Man is a social animal. He cannot live in isolation. His life is deeply intertwined with society at large. His or her interactions with his or her surroundings often lead to problems which may be psychological in nature. Anxiety and stress are two common reasons for psychological reasons. It is in this scenario that the role of a therapist is of utmost importance who tries to provide some sort of semblance to human relationships.
In a relationship there are many highs and lows. A therapist is after all a human being who faces similar problems in their own life. Often as a therapist the main challenges that we face are we tend to analyze a situation according to our personal context. It is often seen that stressful situations can cause the family to become dysfunctional. If past issues in the life of a patient are not taken up, it may lead to emotional explosion (Newman, 1994).
Family life cycles are based on factors like race, culture, class, gender, sexual orientation, ethnicity, age, etc. Hence each individual in a family faces different situations in different ways.
To family therapist different stages in the family life cycle poses varied challenges. To counsel a young adult leaving home the main concern is leaving the security of home and stepping out to the unknown world. It is a rite of passage and I would like to advice this fact to this group. Since everyone has to go through this phase, it would be easy to alleviate their fear of the unknown by me. The client’s unwillingness to participate in the process has been conceptualized (Seibel and Dowd, 2001) and has to be dealt with appropriately.
In schools therapy is required in a huge way. Bullying and their victims have both to be helped to become normal. Peer pressure to perform better or try out drugs and alcohol at a vulnerable age often leads to petty crimes. Juvenile crimes are on the rise. The main challenge to a therapist is to win the confidence of these adolescents. In schools, therapists may expect resistance from these children (Stone and Dahir, 2006).
At home sibling rivalry, temper tantrums, behavioral abnormalities in young children can be seen. These problems normally have a deeper root in the upbringing of a child. I would encourage that unhealthy comparison between children should be discouraged. As a therapist, the main challenges I might face is adults may not accept us into their lives thinking I am intruding their privacy. Ego may come in the way (Cowan and Presbury, 2000). So rapport between my patients and me has to be established on a priority basis before starting the sessions.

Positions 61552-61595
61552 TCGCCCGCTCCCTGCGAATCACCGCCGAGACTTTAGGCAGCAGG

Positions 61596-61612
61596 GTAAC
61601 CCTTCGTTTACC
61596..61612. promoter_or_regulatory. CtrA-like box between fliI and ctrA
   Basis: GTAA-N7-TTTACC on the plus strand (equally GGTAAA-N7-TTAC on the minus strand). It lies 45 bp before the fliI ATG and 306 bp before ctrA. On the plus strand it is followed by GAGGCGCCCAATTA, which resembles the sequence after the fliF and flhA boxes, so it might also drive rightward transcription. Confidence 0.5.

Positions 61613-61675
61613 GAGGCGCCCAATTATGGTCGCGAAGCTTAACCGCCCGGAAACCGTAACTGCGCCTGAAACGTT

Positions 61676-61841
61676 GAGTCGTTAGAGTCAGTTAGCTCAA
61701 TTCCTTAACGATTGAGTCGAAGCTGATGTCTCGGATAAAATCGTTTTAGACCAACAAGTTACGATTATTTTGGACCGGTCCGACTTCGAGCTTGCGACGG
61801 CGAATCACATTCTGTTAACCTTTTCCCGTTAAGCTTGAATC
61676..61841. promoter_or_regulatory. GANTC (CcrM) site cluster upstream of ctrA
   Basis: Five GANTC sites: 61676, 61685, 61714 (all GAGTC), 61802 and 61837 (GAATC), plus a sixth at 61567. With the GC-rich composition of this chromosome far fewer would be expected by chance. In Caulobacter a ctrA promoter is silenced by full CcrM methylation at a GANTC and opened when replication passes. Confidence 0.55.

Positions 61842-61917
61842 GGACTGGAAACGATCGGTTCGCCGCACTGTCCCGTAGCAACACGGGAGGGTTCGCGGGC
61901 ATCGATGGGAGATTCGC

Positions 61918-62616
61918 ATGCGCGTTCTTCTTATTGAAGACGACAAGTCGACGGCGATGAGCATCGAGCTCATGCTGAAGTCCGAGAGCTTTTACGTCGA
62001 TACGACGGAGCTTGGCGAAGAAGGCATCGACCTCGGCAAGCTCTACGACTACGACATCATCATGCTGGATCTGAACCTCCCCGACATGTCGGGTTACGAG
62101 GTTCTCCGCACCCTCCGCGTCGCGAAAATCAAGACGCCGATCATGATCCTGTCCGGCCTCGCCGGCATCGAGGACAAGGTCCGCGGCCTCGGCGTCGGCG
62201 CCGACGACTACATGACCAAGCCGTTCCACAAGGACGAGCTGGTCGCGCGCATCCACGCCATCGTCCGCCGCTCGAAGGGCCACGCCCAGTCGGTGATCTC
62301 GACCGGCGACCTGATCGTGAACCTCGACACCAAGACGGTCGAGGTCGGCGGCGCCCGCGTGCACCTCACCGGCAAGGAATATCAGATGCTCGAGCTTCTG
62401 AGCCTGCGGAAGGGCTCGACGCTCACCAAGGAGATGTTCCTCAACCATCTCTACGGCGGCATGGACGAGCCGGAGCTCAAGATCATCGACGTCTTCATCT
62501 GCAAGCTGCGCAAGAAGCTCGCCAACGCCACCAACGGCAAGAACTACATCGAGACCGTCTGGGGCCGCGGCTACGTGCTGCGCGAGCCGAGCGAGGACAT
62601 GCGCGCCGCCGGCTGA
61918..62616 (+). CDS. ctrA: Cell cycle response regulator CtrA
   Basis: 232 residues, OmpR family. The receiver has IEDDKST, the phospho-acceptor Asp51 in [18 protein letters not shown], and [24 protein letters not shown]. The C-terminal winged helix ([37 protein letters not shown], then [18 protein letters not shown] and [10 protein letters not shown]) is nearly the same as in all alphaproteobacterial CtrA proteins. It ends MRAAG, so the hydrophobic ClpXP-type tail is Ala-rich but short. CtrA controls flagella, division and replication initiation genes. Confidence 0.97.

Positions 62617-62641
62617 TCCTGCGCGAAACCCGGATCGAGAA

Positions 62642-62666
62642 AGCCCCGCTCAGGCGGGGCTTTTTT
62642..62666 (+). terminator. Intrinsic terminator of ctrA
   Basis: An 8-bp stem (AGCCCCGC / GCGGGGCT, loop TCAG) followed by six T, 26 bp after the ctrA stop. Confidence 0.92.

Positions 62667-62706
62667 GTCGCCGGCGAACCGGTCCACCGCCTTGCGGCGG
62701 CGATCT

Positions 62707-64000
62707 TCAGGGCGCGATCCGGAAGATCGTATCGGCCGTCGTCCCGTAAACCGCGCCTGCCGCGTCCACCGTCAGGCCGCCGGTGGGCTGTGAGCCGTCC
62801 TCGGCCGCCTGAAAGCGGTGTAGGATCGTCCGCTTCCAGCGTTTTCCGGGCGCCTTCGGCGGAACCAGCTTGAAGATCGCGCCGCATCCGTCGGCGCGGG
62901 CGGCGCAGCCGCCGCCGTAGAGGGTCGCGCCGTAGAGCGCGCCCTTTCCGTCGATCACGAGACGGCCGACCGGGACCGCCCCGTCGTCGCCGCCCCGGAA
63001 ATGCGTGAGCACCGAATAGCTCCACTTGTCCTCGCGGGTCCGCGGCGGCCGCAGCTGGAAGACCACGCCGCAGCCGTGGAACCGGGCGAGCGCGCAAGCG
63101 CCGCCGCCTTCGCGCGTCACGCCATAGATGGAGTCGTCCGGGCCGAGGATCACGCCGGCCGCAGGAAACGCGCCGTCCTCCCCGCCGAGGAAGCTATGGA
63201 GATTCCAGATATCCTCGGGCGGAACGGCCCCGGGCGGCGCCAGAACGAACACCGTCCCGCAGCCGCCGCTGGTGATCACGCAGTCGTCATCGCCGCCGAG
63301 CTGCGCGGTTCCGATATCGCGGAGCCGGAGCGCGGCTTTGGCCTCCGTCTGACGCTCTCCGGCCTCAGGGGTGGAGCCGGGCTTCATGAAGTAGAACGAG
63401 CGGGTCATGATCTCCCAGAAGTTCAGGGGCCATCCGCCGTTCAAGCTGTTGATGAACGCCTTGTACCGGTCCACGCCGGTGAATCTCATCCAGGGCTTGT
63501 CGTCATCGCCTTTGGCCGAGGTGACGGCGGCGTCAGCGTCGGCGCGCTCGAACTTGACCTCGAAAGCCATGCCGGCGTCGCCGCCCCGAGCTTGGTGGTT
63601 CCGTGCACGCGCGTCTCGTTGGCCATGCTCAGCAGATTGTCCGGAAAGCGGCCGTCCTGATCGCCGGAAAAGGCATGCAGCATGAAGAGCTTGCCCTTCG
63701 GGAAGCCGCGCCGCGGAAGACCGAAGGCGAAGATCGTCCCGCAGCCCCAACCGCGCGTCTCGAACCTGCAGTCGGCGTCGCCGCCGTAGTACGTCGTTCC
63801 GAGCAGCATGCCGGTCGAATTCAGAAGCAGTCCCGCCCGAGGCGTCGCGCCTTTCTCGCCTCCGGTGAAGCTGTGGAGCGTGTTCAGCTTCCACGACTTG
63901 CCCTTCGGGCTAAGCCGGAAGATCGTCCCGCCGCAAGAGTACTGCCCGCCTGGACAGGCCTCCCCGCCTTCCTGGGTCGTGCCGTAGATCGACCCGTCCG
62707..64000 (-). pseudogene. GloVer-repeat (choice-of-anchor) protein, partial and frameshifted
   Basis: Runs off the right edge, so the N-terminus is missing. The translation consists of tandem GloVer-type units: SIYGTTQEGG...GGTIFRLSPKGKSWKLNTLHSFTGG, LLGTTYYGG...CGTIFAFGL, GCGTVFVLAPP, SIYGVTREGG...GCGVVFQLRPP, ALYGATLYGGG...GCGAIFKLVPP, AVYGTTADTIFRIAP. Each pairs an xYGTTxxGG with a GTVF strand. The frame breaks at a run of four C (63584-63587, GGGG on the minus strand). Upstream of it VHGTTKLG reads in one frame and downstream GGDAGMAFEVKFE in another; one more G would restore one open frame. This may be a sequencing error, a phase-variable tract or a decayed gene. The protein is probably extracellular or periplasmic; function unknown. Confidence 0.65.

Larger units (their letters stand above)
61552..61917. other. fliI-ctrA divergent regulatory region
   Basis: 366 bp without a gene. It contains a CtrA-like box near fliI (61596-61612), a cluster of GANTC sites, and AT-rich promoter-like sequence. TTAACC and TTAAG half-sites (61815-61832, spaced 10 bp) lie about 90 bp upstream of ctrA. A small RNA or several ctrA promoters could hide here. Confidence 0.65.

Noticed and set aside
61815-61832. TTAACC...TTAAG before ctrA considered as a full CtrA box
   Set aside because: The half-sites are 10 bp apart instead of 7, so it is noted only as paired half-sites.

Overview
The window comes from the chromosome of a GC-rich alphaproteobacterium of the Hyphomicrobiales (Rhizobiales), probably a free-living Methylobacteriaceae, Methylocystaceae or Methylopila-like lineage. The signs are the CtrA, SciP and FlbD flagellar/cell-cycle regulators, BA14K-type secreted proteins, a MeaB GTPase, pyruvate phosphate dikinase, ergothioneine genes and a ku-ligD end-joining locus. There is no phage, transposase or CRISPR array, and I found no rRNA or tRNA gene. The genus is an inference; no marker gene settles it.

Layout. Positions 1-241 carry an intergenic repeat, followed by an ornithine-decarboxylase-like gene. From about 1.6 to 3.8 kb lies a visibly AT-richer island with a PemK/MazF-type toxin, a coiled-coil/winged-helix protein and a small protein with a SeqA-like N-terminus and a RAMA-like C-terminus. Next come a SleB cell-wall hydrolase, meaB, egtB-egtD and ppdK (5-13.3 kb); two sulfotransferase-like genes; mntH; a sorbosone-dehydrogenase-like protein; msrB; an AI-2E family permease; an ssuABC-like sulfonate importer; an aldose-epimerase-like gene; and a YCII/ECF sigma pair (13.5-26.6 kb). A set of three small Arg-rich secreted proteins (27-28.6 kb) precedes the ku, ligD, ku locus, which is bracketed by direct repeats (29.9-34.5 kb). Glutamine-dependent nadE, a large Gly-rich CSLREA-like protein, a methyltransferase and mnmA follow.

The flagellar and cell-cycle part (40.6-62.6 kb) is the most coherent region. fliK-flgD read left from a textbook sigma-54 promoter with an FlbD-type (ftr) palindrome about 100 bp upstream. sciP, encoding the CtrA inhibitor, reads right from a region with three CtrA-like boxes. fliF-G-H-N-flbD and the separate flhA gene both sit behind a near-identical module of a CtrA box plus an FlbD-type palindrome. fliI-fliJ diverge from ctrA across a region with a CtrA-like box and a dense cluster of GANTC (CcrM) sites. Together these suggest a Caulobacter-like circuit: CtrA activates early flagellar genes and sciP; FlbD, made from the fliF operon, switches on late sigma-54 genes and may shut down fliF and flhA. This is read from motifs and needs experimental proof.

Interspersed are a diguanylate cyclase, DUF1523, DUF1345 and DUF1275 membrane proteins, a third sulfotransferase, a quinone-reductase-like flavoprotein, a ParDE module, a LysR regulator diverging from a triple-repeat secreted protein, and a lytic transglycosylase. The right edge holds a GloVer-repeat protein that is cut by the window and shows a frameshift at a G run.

After a baby is born family is the primary source of security. So victims of family violence are very challenging for a therapist as they are very vulnerable and hence they normally build an invisible wall around themselves. They tend to hide the hurt that they feel and not take adult help (Teyber, 2006). To reach out to such victims requires a lot of patience and understanding, as this builds trust in therapists. This would be the most challenging part in my career as such victims have to be counseled over a long period of time.
As a family therapist I may have to deal with issues of addiction. Any member of the family can be addicted. Alcoholism in parents has destroyed the very fabric of many families. Children may suffer abuse at the hand of their alcoholic parent. In such cases children suffer from a sense of insecurity. This is a rewarding as well as a challenging profession when we achieve positive results.
Cowan E. W. and Presbury J. H., (2000). Meeting client resistance with reverence. Journal of Counseling and Development. 412- 418.
Newman, C. F. (1994). Understanding client resistance, Methods for enhancing motivation to change. Cognitive and Behavioral practice. 50- 61.
(Stone and Dahir, 2006).
Seibel, C. A., & Dowd E. T. (2001). Personality characteristics associated with psychological reactance. Journal of clinical Psychology, 963-969.
Teyber E. (2006). Interpersonal process in therapy, An integrative model. (5 ed.)